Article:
· Don’t get drawn into bitter or insulting exchanges on social media. Don’t try to address or resolve conflicts by email. It is so easy for us to misinterpret the meaning or tone of what someone has typed out to us when we are conflicted about something. Use emails for exchanging information about dates and activities, but the minute that some tension or disagreement appears, say to the other person, “Let’s talk about this on the phone (or in person, or on Zoom.)”
· Reach out to a local mosque, synagogue, or Historic Black congregation to get acquainted and offer support. No matter who wins the election, violence and verbal attacks against non-Christians and people of color are going to increase in the months ahead. Peacemakers give special care to those who are at highest risk and make sure that they have a voice at the table.
· Hopefully this will not happen, but think through what you will do if a person comes to your church openly carrying weapons. Acquaint yourself with what the local laws are about openly bearing arms in public places. Introduce yourself to your local police department, both to establish a good relationship and learn from them about relevant ordinances and what to do in such situations.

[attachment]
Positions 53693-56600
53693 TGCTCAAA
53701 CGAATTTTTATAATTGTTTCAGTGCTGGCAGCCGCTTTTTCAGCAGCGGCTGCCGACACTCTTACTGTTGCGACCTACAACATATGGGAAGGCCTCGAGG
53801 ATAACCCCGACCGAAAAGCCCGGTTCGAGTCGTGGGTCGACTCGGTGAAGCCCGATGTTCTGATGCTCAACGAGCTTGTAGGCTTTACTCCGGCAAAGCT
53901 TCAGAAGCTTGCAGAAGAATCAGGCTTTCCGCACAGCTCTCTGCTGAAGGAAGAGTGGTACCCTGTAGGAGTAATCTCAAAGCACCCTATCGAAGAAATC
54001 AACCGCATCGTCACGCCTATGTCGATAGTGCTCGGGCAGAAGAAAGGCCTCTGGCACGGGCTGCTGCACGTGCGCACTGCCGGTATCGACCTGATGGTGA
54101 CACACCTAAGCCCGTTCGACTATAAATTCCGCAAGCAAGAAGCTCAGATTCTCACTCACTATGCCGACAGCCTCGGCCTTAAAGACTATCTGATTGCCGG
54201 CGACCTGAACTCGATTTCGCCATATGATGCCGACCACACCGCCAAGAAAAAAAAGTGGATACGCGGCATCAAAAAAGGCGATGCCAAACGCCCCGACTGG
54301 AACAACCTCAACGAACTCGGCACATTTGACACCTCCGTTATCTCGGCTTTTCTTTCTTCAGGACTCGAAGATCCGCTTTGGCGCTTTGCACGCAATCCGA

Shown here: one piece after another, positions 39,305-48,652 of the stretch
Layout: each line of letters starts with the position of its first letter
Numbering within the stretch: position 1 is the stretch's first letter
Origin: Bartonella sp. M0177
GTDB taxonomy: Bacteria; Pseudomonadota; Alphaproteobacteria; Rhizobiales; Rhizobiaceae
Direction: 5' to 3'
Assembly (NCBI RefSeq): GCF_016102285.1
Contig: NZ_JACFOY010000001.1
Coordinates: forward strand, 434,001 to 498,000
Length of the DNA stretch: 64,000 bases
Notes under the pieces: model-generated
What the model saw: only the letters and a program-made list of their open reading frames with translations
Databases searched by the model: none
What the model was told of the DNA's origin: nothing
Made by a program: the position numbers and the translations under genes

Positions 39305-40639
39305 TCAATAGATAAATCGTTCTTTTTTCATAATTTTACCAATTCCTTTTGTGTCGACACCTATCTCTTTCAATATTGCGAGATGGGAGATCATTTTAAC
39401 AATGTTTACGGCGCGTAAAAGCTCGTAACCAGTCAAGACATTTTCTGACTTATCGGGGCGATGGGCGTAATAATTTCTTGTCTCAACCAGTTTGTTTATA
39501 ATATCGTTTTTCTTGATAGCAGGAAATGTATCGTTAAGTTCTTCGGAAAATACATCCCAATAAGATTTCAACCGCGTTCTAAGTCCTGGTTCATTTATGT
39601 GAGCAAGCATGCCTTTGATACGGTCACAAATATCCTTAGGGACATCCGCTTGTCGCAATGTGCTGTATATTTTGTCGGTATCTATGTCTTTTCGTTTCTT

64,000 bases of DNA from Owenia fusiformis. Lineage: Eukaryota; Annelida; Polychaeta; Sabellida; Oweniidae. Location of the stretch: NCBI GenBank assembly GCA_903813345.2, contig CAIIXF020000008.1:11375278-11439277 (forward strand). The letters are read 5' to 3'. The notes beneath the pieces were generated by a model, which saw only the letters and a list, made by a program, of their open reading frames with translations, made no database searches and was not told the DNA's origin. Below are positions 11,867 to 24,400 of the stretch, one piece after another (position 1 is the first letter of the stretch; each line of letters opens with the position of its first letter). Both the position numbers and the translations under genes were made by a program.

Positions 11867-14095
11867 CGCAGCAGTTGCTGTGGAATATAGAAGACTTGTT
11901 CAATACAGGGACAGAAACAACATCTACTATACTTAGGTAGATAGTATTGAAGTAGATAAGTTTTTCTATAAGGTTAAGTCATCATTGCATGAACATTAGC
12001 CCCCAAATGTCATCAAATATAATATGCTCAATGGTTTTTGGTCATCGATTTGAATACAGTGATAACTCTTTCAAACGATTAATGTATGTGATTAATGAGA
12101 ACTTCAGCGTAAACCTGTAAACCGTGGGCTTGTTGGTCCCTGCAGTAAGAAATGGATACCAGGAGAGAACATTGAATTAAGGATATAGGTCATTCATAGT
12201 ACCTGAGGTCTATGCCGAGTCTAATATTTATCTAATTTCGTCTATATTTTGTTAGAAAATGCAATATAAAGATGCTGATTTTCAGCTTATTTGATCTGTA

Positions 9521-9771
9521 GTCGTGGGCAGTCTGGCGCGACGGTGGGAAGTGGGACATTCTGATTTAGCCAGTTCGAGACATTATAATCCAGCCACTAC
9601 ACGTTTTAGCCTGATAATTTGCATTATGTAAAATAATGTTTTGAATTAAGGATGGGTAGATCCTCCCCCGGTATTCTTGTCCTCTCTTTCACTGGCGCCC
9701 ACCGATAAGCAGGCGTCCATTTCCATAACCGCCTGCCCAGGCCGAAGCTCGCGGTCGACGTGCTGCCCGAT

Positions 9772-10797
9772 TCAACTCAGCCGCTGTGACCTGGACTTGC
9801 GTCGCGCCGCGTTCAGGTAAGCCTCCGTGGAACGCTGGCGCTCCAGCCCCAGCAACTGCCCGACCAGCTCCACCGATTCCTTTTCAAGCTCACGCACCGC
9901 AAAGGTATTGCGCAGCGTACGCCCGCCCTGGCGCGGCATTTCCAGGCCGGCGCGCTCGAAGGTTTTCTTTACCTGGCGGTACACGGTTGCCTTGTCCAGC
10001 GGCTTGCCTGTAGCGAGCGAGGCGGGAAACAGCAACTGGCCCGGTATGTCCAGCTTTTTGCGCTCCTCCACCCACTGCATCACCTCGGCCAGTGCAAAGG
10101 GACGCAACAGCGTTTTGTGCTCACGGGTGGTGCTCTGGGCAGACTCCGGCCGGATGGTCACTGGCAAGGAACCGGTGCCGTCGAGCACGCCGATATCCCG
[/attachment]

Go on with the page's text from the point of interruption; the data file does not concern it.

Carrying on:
· Being a peacemaker is both satisfying and stressful, both deepening and exhausting. Therefore, don’t try to do all this on your own. Find others in your congregation who will support one another as a peace team. Learn and get support from community organizations such as Braver Angels who are active as peacemakers, helping people in the United States to address conflicts and restore our unity as a nation. (See www.braverangels.org)
Martin Luther called upon government leaders to govern fairly and called upon citizens to work together to build communities where every person receives the respect, support, and care that God wants for them. Today, the Spirit of Christ is stirring and calling us to break out of our constant, heated divisions and learn again to talk, deliberate, and live together in a way that is fair for all.
Jesus once said, “Here is a simple rule of thumb for behavior: Ask yourself what you want people to do for you; then grab the initiative and do it for them! If you only love the lovable, do you expect a pat on the back?…I tell you, love your enemies. Help and give without expecting a return. You’ll never—I promise—regret it. Live out this God-created identity the way our Father lives toward us, generously and graciously, even when we’re at our worst. Our Father is kind; you be kind.”Luke 6: 31, 35-36 from The Message Bible
Christ not only frees and teaches us how to live, but also empowers us through the Holy Spirit to live in a new way. May Christ give a double measure of that Spirit to our nation in this crucial time. May we open ourselves to the Spirit, so that we work courageously as peacemakers.
Bishop Rick Jaech
Southwestern Washington Synod, ELCA